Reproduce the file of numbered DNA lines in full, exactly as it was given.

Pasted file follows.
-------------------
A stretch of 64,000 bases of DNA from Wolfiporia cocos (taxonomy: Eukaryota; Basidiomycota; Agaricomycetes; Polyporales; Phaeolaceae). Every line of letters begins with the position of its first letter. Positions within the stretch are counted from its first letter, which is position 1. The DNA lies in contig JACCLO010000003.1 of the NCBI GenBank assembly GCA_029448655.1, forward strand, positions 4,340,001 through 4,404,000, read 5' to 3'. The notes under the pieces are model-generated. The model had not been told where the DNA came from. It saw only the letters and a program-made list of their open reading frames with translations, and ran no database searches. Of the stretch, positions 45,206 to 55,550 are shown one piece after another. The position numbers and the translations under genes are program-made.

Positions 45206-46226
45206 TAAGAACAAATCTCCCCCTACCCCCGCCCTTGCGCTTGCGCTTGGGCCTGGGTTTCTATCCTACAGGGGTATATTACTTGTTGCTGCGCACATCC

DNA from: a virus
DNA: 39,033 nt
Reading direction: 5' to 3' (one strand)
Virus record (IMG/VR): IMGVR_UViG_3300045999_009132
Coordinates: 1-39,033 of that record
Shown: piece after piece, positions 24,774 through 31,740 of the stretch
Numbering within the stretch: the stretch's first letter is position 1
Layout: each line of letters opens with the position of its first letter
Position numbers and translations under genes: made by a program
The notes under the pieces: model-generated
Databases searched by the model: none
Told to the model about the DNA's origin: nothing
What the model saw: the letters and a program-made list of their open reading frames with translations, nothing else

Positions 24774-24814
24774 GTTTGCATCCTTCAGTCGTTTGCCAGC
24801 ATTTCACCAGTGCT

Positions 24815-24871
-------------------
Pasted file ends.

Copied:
A stretch of 64,000 bases of DNA from Wolfiporia cocos (taxonomy: Eukaryota; Basidiomycota; Agaricomycetes; Polyporales; Phaeolaceae). Every line of letters begins with the position of its first letter. Positions within the stretch are counted from its first letter, which is position 1. The DNA lies in contig JACCLO010000003.1 of the NCBI GenBank assembly GCA_029448655.1, forward strand, positions 4,340,001 through 4,404,000, read 5' to 3'. The notes under the pieces are model-generated. The model had not been told where the DNA came from. It saw only the letters and a program-made list of their open reading frames with translations, and ran no database searches. Of the stretch, positions 45,206 to 55,550 are shown one piece after another. The position numbers and the translations under genes are program-made.

Positions 45206-46226
45206 TAAGAACAAATCTCCCCCTACCCCCGCCCTTGCGCTTGCGCTTGGGCCTGGGTTTCTATCCTACAGGGGTATATTACTTGTTGCTGCGCACATCC

DNA from: a virus
DNA: 39,033 nt
Reading direction: 5' to 3' (one strand)
Virus record (IMG/VR): IMGVR_UViG_3300045999_009132
Coordinates: 1-39,033 of that record
Shown: piece after piece, positions 24,774 through 31,740 of the stretch
Numbering within the stretch: the stretch's first letter is position 1
Layout: each line of letters opens with the position of its first letter
Position numbers and translations under genes: made by a program
The notes under the pieces: model-generated
Databases searched by the model: none
Told to the model about the DNA's origin: nothing
What the model saw: the letters and a program-made list of their open reading frames with translations, nothing else

Positions 24774-24814
24774 GTTTGCATCCTTCAGTCGTTTGCCAGC
24801 ATTTCACCAGTGCT

Positions 24815-24871